It can be combined (for example I supervised a student who estimated production functions, but used a natural experiment type approach to identification to set up the set of regressions to estimate - which seemed to work out well.

I think the natural experiment type approach (when you can use it) has some advantages over the earlier IV approach in that it probably leads to more careful consideration of exogeneity than the earlier approach.

It is also possible I haven't seen the more lurid applications of this approach though as they would be in literatures (or job market papers?) that am not up with.

hc said...

Rabee, As I understand it Foote and Goetz identified an error in the Donohue III and Levitt (DL) paper which DL accept was an error. DL in their response however claim that, after dealing with the error, the original results hold. Its a bit hard to read the links you offer to both papers so I'll reprint them as a separate post above and invite comments.

I'll try to work through the articles to make a response myself. I'd be very interested in what David Prentice thinks.

I think Conrad's suggestions would definitely be worth incorporating as explanatory variables in the analysis of crime.

conrad said...

Actually, now I look at the population pyramid :

http://www.abs.gov.au/websitedbs/d3310114.nsf/home/population%20pyramid%20preview

it definitely shows that there is a bulge around 35 (Vietnam babies I presume).

I seem to remember the figures for age and crime can be found in the ethnicity and crime report if you are really interested on the Aus.Inst.Crim. site. You can see how much is caused by young males!

I don't remember them having the kiddy fiddling figures, but I believe that is one type of crime that is not well correlated with SES status and the like, so increases in kiddy sexual assault crime are not going to tell you much about the reasons for other types of crime anyway.

Another reason I suspect that a lot of the effect is just due to to aging is that crime has also been reducing in France (and other European crime hotspots) for quite a few years (despite what one would believe from the "be-tough" government) -- I believe since the mid 90s if I remember correctly.

However, although abortion was legalized in France at a similar time as Australia (1970), they had additional social problems that Australia doesn't have, which would have created really large amounts of low SES groups for years after Australia reduced their creation.

Despite this, the crime rate has fallen, despite social conditions still being poor for many. SInce the fall began a bit earlier than Australia and the population is a bit older, I can only attribute it to people being less motivated to commit crime due to factors like age.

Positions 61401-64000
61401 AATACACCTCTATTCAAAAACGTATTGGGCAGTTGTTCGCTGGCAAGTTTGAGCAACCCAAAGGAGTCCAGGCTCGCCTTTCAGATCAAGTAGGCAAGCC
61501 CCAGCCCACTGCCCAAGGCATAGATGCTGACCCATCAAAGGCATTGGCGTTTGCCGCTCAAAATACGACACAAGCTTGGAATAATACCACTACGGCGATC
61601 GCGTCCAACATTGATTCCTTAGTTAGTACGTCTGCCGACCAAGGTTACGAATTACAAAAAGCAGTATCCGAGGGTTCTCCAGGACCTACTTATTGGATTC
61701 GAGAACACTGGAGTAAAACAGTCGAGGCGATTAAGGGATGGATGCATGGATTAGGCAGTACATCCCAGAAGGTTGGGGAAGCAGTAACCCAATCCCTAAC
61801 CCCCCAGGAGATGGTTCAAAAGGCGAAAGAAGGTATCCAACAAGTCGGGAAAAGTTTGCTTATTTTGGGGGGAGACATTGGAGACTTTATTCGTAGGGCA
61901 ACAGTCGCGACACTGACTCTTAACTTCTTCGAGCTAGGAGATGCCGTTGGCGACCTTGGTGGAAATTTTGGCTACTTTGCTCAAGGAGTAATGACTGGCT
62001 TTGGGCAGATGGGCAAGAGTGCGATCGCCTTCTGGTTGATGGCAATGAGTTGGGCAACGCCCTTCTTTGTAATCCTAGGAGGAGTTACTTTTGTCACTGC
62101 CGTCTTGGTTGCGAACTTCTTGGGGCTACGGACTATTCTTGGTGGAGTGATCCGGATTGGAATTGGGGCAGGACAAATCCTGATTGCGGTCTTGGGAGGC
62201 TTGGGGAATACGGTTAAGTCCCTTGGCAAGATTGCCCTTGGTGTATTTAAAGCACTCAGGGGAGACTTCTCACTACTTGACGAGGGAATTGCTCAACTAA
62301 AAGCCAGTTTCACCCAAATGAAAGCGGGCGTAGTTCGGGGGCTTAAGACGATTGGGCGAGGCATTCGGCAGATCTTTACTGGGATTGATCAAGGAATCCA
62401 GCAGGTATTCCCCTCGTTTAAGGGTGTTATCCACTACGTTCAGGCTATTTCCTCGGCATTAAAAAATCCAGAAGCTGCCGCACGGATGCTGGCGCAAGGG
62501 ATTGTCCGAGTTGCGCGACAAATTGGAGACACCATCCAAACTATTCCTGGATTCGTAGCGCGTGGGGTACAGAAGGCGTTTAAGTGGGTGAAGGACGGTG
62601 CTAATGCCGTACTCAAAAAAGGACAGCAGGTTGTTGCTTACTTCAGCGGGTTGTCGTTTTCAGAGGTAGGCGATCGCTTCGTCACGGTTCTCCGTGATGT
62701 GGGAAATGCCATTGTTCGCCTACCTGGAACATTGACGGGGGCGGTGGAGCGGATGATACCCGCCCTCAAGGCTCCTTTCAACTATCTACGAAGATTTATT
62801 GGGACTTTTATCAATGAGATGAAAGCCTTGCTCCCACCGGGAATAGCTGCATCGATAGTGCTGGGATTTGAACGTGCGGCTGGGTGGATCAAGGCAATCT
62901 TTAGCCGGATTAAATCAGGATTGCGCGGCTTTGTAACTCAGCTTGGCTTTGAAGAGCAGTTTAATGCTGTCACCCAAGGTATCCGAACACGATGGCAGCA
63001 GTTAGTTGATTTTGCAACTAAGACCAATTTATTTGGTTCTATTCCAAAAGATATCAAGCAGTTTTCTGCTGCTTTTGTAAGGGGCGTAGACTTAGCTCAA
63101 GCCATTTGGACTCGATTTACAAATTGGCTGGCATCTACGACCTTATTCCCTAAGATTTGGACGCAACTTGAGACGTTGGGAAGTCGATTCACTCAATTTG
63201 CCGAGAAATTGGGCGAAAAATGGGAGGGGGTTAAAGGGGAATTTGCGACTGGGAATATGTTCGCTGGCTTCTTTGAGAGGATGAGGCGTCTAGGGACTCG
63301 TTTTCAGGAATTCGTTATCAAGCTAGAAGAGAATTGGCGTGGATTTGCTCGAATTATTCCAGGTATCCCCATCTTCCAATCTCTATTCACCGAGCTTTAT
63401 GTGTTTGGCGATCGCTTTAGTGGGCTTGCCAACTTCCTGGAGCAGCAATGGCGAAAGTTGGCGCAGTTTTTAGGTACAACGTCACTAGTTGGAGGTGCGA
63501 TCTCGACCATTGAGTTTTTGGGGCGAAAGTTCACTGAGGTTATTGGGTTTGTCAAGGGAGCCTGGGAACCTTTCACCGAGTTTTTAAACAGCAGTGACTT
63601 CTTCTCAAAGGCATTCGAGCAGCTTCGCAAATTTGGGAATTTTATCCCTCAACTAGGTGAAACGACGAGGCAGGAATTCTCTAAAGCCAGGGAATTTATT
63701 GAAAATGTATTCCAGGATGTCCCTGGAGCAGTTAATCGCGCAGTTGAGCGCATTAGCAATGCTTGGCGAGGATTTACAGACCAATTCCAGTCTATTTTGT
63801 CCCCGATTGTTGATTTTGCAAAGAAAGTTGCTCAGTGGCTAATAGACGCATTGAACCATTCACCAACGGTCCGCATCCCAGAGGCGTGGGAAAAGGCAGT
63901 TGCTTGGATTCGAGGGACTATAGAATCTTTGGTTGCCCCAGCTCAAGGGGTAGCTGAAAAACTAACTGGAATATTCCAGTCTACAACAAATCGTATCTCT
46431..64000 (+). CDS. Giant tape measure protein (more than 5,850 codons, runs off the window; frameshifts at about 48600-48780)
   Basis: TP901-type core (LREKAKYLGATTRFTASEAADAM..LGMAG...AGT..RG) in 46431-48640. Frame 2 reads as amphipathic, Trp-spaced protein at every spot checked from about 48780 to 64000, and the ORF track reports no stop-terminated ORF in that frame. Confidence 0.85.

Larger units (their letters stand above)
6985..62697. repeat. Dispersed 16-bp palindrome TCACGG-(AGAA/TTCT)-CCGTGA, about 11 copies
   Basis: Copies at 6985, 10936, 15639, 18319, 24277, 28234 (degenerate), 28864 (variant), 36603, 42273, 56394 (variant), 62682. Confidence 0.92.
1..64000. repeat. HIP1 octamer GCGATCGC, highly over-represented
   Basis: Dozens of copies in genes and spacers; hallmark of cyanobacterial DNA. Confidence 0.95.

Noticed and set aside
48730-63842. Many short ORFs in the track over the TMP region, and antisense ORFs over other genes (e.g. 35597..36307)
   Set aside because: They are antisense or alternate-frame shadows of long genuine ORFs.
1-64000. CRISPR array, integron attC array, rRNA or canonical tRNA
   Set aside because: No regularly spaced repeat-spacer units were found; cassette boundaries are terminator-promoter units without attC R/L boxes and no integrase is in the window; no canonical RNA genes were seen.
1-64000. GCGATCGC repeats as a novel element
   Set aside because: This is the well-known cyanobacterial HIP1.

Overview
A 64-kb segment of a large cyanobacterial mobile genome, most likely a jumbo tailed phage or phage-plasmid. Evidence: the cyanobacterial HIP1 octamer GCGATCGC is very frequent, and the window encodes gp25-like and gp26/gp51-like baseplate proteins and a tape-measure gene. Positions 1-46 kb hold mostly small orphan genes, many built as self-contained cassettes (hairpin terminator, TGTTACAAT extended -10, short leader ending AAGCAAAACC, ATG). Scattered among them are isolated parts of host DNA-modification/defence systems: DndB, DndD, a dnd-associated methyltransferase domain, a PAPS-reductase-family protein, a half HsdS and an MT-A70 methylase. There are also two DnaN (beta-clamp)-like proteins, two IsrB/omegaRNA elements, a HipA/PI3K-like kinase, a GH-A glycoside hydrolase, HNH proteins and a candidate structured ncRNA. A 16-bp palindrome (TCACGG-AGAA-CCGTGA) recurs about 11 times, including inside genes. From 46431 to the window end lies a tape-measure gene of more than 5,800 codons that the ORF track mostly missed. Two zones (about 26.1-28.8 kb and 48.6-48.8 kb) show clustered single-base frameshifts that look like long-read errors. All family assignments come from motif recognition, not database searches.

Further cross-country comparisons might be useful in this respect to see whether the same pattern holds.

hc said...

Conrad, That's a fantastic ABS graphic. Particularly if you highlight the surplus of males or females in the pyramid and trace out the evolution. There are going to be quite a few randy young men without partmers as we move towards 2050 and many partnerless older ladies.

Testing for age-structure effects on crime iusing cross country regressions could presumably be carried out in a way similar to testing the impact of abortion laws in different US states. Its a reasonable hypothesis.

I suspect the aging effects are less in the US where fertility has remained high. But the crime rate there has fallen dramatically in recent years.

hc said...

Conrad, I wonder if the story isn't simpler than the Donohue, Levitt tale. Australia has enjoyed an expansion for 14 consecutive years, there is record low unemployment and, yes, factors like population aging and legal abortions have a role.

By the way Foote and Goetz recognise that having ferwer young makles will reduce the crime rate. In fact they say that is the only effect that D-L are picling up. D-L say such effects account for 40% of the reduction in violent crime. See the post that follows this for the gory details.

conrad said...

I'm sure its partly due to economic growth too, as that has kept the unemployment rate of young males down, who are the ones causing all the crime (and especially crime in Australia -- if you saw the OECD report that came out yesterday).

Alternatively, there has been a reduction in crime in many countries where they have had much less growth, different social conditions, and different policies (like France, excluding late 2005 and 2006 :).

I don't see any great similarity in the policies across countries (or economic conditions), but you still have the same effect, which is why I suspect that a fair chunk of the reduction is due to things that are not due governments finding good solutions (although there are sure to be examples where it has helped), but just shifts in demographic patterns (like unemployment moving to older males and people just getting older overall).

In fact, if you didn't get such a reduction from the aging of the population, it would be very surprising, since it would suggest that for some reason there is a qualitative shift in crime patterns. Thus a null effect in this situation should really be taken as poor government policy.